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Practice owners beware: 6 DSO tactics to watch out for

July 31, 2022
Dental service organizations sometimes use aggressive sales tactics to convince practice owners to sell. Before you sign on the dotted line, be aware of these common tactics.
Jay Geier, Founder, Scheduling Institute

Dental service organizations (DSOs) backed by private equity groups have been cannibalizing the dental industry for some time, but the wolf that used to be dressed in sheep’s clothing now wears an Armani suit. Their sales and marketing tactics continue to get more sophisticated and aggressive. Independent practice owners exhausted by the ongoing consequences of COVID-19 have become vulnerable prey.

I’m not against an independent owner selling their practice, but I can’t abide seeing them robbed of the business’s true value through misleading and manipulative tactics. Recognize the following six well-disguised tactics for what they are and be prepared to defend yourself and your business until the time comes when selling may be right for you.

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1. Instilling fear that you must sell now

Fear is the most commonly used tactic to manipulate the decisions and actions of others, including the fear of what you will lose by not doing what they want you to. DSOs would have you believe that if you don’t sell now, you won’t have the opportunity to do so later, because there won’t be buyers. However, there will always be buyers for viable, profitable practices. Wait for the right time and circumstances to sell based on how long you need income, and then make an educated, well-informed decision without succumbing to fear tactics.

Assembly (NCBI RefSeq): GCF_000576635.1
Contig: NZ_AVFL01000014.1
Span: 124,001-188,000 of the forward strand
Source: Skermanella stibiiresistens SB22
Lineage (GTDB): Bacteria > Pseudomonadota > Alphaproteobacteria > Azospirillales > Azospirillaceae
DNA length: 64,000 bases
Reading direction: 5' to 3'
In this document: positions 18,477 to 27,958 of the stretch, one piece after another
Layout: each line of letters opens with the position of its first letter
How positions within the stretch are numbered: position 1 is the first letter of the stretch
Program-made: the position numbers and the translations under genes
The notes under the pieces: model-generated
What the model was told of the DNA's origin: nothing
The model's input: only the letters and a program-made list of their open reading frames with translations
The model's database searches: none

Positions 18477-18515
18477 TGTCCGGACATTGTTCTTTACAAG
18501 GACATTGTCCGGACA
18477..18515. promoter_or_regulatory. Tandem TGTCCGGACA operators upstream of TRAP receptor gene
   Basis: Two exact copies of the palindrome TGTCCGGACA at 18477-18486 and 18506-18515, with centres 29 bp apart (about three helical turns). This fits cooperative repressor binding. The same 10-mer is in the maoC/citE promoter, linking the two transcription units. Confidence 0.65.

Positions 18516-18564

2. Enticing you with a big dollar figure

It’s human nature to get excited at the prospect of getting the biggest check you’ve ever seen. DSOs use this excitement to pressure practice owners into moving too quickly without fully understanding the terms. For example, you may find out that a $3 million offer—with the implication that you would receive a $3 million check—is actually structured so you receive only half up front, plus some amount in stock, and another million in five years. If the DSO is resold within that period, the new owners may have no legal obligation to fulfill the terms of prior agreements, and you may never see that final payment.